Tuesday, June 28, 2011

College as Suicide Gamble

On the subject of the dubious value of a college degree, Richard Posner writes:
...the more interesting question is whether Krugman is right to be pessimistic about the future returns to a college education. The market disagrees. If the market agreed with him, college enrollments would be plummeting because college is expensive, not only in tuition but also in opportunity costs—the income forgone by being in school. College enrollments continue to increase relative to population, and, more important from a market perspective, more and more high-school students express a desire to go to college, even though if Krugman is right their college education will not produce lifetime earnings increments sufficient to offset the cost of tuition and the cost of their forgone earnings during their college years. [Emphasis mine.]

Posner admits that the market could be wrong:

A high school student, and his parents, are hardly in a good position to predict the structure of the labor market in ten or twenty years. Most people base most of their expectations for the future on simple extrapolation from the recent past. Often that’s the best one can do in the presence of profound uncertainty.

Poor information and uncertainty may be part of it, but I think the Becker-Posner model of effective suicidality (truncated utility function) could apply here. It is not necessarily that young people predict that a college degree is a good investment; it is that life without a college degree, for many middle-class people, would be an unimaginable humiliation, on the level of social death. We bet on education to establish social belonging, and we are not sensitive to the serious bad consequences entailed by failure, because not taking the risk leaves us in a position worse than death. It's simply unthinkable.

In fact, the increasing prevalence of college education itself makes college ever more "required" for one's social belonging and self-respect. In effect, it raises Id (reduces utility for a given income) across the population (even for people whose utility functions are not truncated, which leads to misery at higher levels of income). Society as a whole is on a hedonic treadmill.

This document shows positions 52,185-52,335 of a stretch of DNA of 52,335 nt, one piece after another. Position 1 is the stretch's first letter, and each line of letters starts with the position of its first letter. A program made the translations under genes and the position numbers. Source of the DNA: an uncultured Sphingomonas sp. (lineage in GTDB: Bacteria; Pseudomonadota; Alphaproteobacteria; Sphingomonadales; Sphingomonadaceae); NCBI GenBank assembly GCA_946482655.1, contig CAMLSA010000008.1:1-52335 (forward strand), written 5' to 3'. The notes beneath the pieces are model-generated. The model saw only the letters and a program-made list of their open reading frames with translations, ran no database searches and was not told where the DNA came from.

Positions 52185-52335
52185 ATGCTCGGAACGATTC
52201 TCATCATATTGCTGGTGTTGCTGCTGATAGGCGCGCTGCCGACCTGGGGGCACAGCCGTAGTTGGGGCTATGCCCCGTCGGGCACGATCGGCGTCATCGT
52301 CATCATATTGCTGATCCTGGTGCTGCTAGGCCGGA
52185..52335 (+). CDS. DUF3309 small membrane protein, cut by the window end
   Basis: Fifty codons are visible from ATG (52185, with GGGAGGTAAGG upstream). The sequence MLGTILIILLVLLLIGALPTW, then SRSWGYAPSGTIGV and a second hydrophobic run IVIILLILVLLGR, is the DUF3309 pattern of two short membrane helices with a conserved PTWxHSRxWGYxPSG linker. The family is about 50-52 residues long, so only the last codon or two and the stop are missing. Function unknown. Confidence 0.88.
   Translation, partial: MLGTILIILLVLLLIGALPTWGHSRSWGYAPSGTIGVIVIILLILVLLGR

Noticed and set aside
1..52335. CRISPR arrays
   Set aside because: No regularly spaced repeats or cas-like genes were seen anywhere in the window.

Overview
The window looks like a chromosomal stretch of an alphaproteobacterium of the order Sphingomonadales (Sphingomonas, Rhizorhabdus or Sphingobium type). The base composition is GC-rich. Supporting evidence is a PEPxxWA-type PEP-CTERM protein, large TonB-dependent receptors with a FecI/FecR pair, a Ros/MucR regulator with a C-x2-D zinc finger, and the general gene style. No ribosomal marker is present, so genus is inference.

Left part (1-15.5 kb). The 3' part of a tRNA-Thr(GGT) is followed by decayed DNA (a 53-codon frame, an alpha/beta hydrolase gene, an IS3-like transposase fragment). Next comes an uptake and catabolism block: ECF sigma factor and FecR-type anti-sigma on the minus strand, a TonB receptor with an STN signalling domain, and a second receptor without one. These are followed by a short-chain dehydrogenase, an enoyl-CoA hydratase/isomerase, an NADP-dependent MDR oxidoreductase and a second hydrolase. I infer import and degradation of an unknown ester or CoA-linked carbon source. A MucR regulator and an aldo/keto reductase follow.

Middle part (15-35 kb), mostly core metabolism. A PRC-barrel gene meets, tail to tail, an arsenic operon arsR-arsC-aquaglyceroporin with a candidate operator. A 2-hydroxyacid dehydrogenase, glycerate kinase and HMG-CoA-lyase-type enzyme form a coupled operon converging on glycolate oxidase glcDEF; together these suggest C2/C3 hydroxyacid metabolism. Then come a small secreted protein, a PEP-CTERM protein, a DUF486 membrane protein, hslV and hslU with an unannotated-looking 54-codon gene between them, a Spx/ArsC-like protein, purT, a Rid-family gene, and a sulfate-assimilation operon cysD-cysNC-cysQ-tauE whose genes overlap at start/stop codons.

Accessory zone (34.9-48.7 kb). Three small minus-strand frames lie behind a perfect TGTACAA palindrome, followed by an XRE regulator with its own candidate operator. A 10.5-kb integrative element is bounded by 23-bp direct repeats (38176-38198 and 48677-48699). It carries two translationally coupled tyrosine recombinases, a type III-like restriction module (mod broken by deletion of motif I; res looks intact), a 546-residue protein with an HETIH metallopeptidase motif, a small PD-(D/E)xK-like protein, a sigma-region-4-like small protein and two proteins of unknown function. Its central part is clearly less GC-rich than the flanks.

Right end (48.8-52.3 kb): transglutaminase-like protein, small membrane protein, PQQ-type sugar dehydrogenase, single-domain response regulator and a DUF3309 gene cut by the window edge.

When I was a freshman at MIT, Noam Chomsky told a small group of us that college was where society was storing us to hide the fact that there wasn't enough meaningful work to go around.

11 comments:

  1. I really like the term effective suicidality used in this post and last - I've always wondered myself why far more people in the world weren't suicidal given their social status and options. Now I think that whether these people think suicidal thoughts or not is inconsequential - the suicidal behaviour that can be seen from their actions effectively solves the paradox.

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  2. I never did get to go to college/university but I drove myself half-mad trying to get there even though I doubted it would do me any good. I’ve met a few people who went through the process and some have admitted to me that they felt the same. I almost feel lucky that I escaped what some of them experienced.

    What-to-do-with-life is a problem that doesn't go away. I've jumped from one futile idea to another, suspecting the futility right from the start but having no other options. The "effective suicidality (truncated utility function)" really does strike a chord.

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  3. In my home country Ireland university education was made free around 20 years ago. The only entrance necessity was the attainment of a certain amount of points based on one's final school exams. Since then attending university has become almost as much a routine part of people's lives as attending secondary school. As a result, the utility value of a degree has diminished significantly, while still maintaining its social status amongst the upper and middle classes. Ridiculously (and a further sign of the dumbness of people generally) in the midst of Ireland's recent economic meltdown, people were baffled as to how such a crisis could envelop such a "well-educated" workforce. Now the governemnt are talking up the fact that most people have a third-level education in their attempt to resell the country as an attractive base to foreign investors. Furthermore, the government rewards the universities financially for every degree granted, so inevitably courses are dumbed down and just about everyone gets a degree. To use that delightful American phrase, go figure!

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  4. The Chomsky quote reminds me of the John Gray quote:

    >At the beginning of the twenty-first century, a new phase of the Industrial Revolution is under way that promises to make much of that population superfluous. We are approaching a time when almost all humans work to amuse other humans. In rich countries, that time has already arrived. ... A thriving economy of psychotherapists, designer religions and spiritual boutiques has sprung up... The function of this new economy, legal and illegal, is to entertain and distract a population which - though it is busier than ever before - secretly suspects that it is useless.